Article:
This sounds like a cliché but bullying starts at home. I’m not a psychologist but being a bully or being violent or just being a jerk is not something a child gets in the womb. It takes years to develop these kinds of behavior. Often, and to be fair, it has nothing to do with parents or bad parenting; just the fact that a child, for instance, grows up in a poor community where toughies bully him every chance they get, or where witnessing violence is commonplace – those can very quickly mess one up inside. But on most occasions, it has to do with parents and bad parenting: it is our job, folks, to make sure that our kids do not bully other kids.
To me, the key tenets of parenting are these: Teaching our kids to be responsible for their actions, and to be compassionate, generous, and kind to others. I am a bad parent if I failed to instill these in my kids.
But it’s not just us parents who should be castigated for this and for the seeming prevalence of bullying. Schools and institutions of learning – yes, including martial arts schools – are also accountable for their failure to hold their bully students and the parents who nurtured them to account for their action or inaction. (Speaking of martial arts schools, if they teach a child how to fight, it is their moral duty to make sure that he doesn’t use it to harm others. No, just issuing a statement saying they don’t advocate violence won’t cut it.)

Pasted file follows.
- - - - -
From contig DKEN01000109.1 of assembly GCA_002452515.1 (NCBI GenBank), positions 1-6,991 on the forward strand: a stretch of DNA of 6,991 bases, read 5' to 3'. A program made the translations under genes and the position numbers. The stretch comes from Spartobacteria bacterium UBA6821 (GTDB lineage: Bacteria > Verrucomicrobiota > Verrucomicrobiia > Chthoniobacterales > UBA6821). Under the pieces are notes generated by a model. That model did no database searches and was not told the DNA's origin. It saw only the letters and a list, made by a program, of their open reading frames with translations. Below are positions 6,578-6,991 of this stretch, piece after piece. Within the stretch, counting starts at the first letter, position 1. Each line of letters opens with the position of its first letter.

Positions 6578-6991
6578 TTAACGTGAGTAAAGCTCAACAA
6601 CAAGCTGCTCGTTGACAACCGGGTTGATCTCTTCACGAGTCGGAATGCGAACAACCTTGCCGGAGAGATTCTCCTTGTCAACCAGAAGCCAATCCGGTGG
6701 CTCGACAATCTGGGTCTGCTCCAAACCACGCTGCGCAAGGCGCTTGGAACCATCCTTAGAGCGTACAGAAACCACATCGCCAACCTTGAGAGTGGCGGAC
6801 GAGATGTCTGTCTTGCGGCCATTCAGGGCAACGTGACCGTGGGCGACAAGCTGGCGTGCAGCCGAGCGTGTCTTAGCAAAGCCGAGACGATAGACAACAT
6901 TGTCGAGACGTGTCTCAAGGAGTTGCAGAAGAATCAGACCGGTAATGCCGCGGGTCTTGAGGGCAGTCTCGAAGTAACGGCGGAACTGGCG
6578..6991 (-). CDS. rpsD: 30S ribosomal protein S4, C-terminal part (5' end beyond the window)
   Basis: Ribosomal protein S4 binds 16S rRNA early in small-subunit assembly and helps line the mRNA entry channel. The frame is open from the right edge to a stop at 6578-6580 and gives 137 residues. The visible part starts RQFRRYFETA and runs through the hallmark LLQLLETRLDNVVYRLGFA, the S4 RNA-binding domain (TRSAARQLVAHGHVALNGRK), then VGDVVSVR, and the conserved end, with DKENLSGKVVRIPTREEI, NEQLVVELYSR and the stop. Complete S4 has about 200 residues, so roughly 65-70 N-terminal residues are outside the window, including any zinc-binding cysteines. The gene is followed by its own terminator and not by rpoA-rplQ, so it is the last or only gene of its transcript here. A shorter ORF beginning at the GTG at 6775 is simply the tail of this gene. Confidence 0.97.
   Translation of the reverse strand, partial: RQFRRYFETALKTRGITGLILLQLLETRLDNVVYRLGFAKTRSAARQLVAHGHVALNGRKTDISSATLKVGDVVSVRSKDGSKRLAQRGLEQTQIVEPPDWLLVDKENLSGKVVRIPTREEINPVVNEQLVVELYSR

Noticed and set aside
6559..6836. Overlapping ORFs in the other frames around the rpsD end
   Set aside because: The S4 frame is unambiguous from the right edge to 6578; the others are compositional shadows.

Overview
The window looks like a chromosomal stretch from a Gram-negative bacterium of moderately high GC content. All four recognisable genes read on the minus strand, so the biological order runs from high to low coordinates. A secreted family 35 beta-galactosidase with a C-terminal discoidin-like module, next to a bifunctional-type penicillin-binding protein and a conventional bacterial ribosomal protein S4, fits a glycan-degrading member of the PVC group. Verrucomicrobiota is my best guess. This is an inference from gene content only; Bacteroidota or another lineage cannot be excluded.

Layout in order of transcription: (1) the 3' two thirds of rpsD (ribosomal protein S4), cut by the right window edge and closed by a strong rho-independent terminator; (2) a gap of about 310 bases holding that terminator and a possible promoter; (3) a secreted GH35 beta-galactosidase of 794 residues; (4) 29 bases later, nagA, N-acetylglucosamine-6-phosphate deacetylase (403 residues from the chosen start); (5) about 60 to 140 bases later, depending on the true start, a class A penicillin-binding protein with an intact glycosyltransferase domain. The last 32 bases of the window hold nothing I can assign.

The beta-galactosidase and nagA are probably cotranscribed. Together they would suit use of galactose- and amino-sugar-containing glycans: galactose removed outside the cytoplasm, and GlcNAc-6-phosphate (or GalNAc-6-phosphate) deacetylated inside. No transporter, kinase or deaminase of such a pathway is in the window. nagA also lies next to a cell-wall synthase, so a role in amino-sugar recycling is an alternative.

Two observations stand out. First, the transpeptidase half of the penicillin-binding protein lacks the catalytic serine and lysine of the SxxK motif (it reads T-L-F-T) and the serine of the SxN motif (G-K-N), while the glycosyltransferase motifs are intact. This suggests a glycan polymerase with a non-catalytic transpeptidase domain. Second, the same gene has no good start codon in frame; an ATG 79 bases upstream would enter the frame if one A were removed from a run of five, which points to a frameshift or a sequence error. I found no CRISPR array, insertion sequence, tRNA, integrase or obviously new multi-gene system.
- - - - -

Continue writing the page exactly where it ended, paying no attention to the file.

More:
Schools always try to convince us during enrollment time that their school are our children’s second home, that their teachers are our children’s secondary parents. But bullying worsens when they fail to deliver on those promises. It is also their job, duty and responsibility to make sure our children — their wards — are accountable for their actions.